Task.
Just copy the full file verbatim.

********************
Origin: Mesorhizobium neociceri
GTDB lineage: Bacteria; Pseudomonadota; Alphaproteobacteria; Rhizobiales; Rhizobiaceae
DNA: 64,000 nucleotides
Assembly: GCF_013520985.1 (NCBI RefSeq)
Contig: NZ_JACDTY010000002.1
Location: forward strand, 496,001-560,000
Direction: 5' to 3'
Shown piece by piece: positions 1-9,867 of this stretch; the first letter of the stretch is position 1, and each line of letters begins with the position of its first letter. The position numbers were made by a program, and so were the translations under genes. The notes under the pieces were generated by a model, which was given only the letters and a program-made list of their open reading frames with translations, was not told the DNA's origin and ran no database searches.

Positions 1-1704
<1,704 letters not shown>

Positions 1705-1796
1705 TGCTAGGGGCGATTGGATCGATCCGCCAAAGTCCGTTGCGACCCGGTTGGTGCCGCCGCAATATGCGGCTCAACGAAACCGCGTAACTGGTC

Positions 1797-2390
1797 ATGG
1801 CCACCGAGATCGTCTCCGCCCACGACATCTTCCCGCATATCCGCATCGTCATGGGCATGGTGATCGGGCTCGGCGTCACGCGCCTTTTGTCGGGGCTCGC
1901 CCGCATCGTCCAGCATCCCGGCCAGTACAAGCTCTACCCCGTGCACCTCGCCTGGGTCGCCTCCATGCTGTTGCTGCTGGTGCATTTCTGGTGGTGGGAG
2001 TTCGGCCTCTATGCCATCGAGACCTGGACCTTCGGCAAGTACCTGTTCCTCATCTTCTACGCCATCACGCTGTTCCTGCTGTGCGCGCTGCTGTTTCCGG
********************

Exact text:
Origin: Mesorhizobium neociceri
GTDB lineage: Bacteria; Pseudomonadota; Alphaproteobacteria; Rhizobiales; Rhizobiaceae
DNA: 64,000 nucleotides
Assembly: GCF_013520985.1 (NCBI RefSeq)
Contig: NZ_JACDTY010000002.1
Location: forward strand, 496,001-560,000
Direction: 5' to 3'
Shown piece by piece: positions 1-9,867 of this stretch; the first letter of the stretch is position 1, and each line of letters begins with the position of its first letter. The position numbers were made by a program, and so were the translations under genes. The notes under the pieces were generated by a model, which was given only the letters and a program-made list of their open reading frames with translations, was not told the DNA's origin and ran no database searches.

Positions 1-1704
<1,704 letters not shown>

Positions 1705-1796
1705 TGCTAGGGGCGATTGGATCGATCCGCCAAAGTCCGTTGCGACCCGGTTGGTGCCGCCGCAATATGCGGCTCAACGAAACCGCGTAACTGGTC

Positions 1797-2390
1797 ATGG
1801 CCACCGAGATCGTCTCCGCCCACGACATCTTCCCGCATATCCGCATCGTCATGGGCATGGTGATCGGGCTCGGCGTCACGCGCCTTTTGTCGGGGCTCGC
1901 CCGCATCGTCCAGCATCCCGGCCAGTACAAGCTCTACCCCGTGCACCTCGCCTGGGTCGCCTCCATGCTGTTGCTGCTGGTGCATTTCTGGTGGTGGGAG
2001 TTCGGCCTCTATGCCATCGAGACCTGGACCTTCGGCAAGTACCTGTTCCTCATCTTCTACGCCATCACGCTGTTCCTGCTGTGCGCGCTGCTGTTTCCGG